SANTA ANA — A Tustin couple who spent 3 1/2 years in a landmark custody battle over a surrogate child are back in the courtroom alleging that they are victims of the UC Irvine fertility scandal.
In a lawsuit filed in Orange County Superior Court on Thursday against the University of California and UCI's trio of fertility doctors, Crispina and Mark Calvert allege that their eggs and/or embryos were misappropriated.
The Calverts, who could not bear children on their own, contracted in 1990 with Anna Johnson, a nurse from Garden Grove, to carry their fertilized egg to term. Dr. Ricardo H. Asch was the trio's doctor, said Ronald E. Lais, the Calverts' lawyer.
But even before he was born, Christopher Calvert became the center of a nationwide debate over the rights of surrogate mothers. During her pregnancy, Johnson decided she wanted to keep the child. The trial ended in 1993 when the U.S. Supreme Court gave the Calverts custody.
"Imagine the dismay of having gone through that [legal] process and thinking the next time they want to produce a child they would do it with less fanfare," Lais said. "Now no one knows where the embryos are, and no one can seem to tell."
More than a dozen similar lawsuits have been filed against UCI and Drs. Asch, Jose P. Balmaceda and Sergio C. Stone.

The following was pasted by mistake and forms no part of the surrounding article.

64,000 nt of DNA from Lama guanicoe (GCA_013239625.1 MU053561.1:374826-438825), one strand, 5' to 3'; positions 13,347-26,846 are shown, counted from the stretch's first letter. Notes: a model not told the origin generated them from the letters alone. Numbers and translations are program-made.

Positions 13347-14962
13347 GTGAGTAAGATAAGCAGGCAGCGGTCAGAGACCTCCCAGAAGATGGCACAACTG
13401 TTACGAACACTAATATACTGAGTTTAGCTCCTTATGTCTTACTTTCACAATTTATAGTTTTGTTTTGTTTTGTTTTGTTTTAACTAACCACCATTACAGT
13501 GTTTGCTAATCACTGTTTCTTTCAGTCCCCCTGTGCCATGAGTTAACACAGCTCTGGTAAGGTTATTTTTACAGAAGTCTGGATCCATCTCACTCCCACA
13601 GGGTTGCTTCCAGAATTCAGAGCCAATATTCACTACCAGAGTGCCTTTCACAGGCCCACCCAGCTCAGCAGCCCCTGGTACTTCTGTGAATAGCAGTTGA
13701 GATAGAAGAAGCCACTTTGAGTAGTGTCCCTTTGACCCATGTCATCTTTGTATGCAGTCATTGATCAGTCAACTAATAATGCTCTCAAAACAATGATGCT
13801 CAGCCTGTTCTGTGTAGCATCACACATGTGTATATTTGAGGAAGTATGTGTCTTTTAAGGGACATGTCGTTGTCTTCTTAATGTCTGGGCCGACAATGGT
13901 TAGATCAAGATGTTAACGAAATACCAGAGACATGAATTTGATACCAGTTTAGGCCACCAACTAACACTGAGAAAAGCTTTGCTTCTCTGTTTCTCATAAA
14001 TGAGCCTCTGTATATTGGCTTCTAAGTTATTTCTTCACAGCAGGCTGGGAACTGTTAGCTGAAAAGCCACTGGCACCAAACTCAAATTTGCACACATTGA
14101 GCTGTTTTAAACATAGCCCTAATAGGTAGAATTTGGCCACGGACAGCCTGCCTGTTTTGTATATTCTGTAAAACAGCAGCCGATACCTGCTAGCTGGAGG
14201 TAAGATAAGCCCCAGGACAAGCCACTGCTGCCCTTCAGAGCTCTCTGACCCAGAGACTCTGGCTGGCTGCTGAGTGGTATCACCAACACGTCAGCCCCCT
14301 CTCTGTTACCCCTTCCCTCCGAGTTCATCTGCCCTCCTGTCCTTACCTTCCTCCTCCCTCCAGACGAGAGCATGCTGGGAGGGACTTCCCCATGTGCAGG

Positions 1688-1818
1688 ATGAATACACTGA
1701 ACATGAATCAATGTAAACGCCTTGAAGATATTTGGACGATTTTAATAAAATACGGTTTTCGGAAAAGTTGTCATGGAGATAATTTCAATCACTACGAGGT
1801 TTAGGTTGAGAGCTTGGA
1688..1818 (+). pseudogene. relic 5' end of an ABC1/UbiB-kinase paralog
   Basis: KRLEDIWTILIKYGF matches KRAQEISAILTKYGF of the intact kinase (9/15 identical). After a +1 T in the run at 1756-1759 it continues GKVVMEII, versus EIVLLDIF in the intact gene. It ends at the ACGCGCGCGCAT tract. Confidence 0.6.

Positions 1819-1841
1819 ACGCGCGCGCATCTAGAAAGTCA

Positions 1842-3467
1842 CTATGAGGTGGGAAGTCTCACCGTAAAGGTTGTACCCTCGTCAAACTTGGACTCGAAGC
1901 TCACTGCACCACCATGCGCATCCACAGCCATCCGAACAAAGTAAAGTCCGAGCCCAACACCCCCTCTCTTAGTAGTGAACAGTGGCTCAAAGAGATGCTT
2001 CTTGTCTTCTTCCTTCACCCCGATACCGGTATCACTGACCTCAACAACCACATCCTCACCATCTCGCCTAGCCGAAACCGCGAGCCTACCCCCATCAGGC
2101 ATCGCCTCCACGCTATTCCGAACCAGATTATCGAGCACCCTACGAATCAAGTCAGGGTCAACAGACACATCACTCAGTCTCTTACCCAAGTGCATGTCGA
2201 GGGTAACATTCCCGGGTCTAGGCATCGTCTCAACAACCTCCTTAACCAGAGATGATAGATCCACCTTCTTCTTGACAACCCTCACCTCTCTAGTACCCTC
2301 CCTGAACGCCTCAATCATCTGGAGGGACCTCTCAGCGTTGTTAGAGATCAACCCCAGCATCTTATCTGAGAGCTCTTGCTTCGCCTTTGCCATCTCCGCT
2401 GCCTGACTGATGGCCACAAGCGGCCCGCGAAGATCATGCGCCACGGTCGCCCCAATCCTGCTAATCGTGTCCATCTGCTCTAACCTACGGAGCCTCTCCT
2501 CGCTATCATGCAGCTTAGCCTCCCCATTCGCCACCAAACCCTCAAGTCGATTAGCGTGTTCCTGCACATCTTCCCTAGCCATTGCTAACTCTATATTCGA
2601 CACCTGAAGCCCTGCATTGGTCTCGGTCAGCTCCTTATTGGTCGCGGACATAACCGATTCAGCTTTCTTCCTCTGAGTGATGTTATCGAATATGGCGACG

The three doctors have been accused by the University of California of misappropriating eggs and embryos of at least 35 women. Some documents contend that the doctors have victimized twice as many women. All three doctors deny any intentional wrongdoing.
The suit indicates that the couple began fertility treatment with Asch on Jan. 16, 1990. They allege that at least seven eggs were removed from Crispina Calvert, and eventually two of them were fertilized and frozen for the purpose of effectuating pregnancy.
According to the lawsuit, the couple contends that the doctors took one or more of Crispina Calvert's eggs and/or embryos without their consent or knowledge "for implantation into another patient and/or for commercially advantageous and financially lucrative research and/or otherwise disposing of them in a manner permanently depriving . . . Crispina Calvert of the use of her eggs and pre-embryos to give birth to children as she specifically requested."
The couple said in the suit that they learned about the misappropriation this year from newspaper accounts of the scandal.
"They've attempted to locate the embryos, and nobody can tell them where the embryos are," Lais said. "This was the only opportunity for them to produce a sibling for their child."
The suit further alleges that the fertility team had conspired to conceal these facts from the Calverts by destroying, altering or withholding medical charts from them.